Housed in a former margarine factory and sporting a social event-friendly courtyard designed by Dan Graham, Kunst Werke has been a major non-profit showcase since the early 1990s. Recently, the institution embarked upon a new phase in its 20-odd year history with a new Chief Curator Ellen Blumenstein, who took over in 2012. Incidentally Blumenstein, along with Klaus Biesenbach, was one of the curators behind KW’s controversial ‘Regarding Terror: RAF Exhibition’ in 1995, which caused such a public stink with its references to the 1970s German terrorist group that government funding was withdrawn.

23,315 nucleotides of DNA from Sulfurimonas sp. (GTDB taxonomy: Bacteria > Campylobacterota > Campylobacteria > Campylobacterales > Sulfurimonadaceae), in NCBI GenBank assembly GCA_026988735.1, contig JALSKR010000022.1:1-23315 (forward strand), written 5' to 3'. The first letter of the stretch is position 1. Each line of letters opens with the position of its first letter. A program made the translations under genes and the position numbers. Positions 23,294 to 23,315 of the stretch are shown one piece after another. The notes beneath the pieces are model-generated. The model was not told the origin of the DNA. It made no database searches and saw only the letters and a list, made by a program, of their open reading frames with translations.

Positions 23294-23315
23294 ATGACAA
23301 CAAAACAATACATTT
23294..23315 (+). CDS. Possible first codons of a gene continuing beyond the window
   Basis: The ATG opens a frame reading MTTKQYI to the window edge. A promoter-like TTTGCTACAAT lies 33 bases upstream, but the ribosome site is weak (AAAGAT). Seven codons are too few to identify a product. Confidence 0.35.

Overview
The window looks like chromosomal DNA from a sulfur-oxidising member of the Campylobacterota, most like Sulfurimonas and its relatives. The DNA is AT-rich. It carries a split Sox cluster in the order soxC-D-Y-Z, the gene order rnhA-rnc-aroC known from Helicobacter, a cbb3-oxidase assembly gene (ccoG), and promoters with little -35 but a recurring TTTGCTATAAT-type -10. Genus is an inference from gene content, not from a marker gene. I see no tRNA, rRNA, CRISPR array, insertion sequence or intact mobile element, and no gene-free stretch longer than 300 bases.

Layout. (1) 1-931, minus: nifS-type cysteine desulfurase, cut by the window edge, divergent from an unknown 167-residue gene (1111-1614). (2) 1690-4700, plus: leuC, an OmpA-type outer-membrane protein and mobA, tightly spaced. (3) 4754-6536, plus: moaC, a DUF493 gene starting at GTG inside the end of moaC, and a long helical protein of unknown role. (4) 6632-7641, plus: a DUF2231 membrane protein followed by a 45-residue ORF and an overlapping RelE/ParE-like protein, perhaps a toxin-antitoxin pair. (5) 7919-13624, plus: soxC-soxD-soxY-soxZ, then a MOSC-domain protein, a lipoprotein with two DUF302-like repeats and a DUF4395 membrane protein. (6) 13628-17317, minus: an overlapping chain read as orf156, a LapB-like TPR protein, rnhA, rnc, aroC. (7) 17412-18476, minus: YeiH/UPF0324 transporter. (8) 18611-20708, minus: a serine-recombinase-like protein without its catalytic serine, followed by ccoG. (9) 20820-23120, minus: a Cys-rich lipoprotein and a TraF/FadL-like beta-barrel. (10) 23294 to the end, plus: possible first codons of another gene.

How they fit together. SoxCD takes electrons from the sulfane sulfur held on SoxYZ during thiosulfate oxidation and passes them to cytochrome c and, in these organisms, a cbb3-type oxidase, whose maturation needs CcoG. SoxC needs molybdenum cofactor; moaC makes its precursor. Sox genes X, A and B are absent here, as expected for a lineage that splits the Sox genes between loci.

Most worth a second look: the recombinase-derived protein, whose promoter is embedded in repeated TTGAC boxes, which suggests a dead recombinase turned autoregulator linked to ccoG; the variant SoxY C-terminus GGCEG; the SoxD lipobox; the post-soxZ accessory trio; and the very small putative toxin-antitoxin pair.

Today, Blumenstein promises more emollient, audience-friendly programmes, insisting that the institution move back from the realms of the (occasionally) utterly esoteric and baffling and return to engaging with the public. Always a lightning rod for the local art scene, the new, open approach sees KW engaging with other galleries and organized projects around town, from the recent ‘Berlin Art Week’ initiative, which saw the space co-host the multi-part ‘About Painting’ exhibition to hosting the annual and cheerfully never-less-than-controversial Berlin Biennale. A lively programme of exhibitions, film screenings, talks and presentations means that twenty years on, KW remains implacably at the heart of Berlin’s cultural agenda. The proximity to the Jüdischen Mädchenschule across the street has of late become another reason for making at least one trip to Auguststrasse absolutely essential.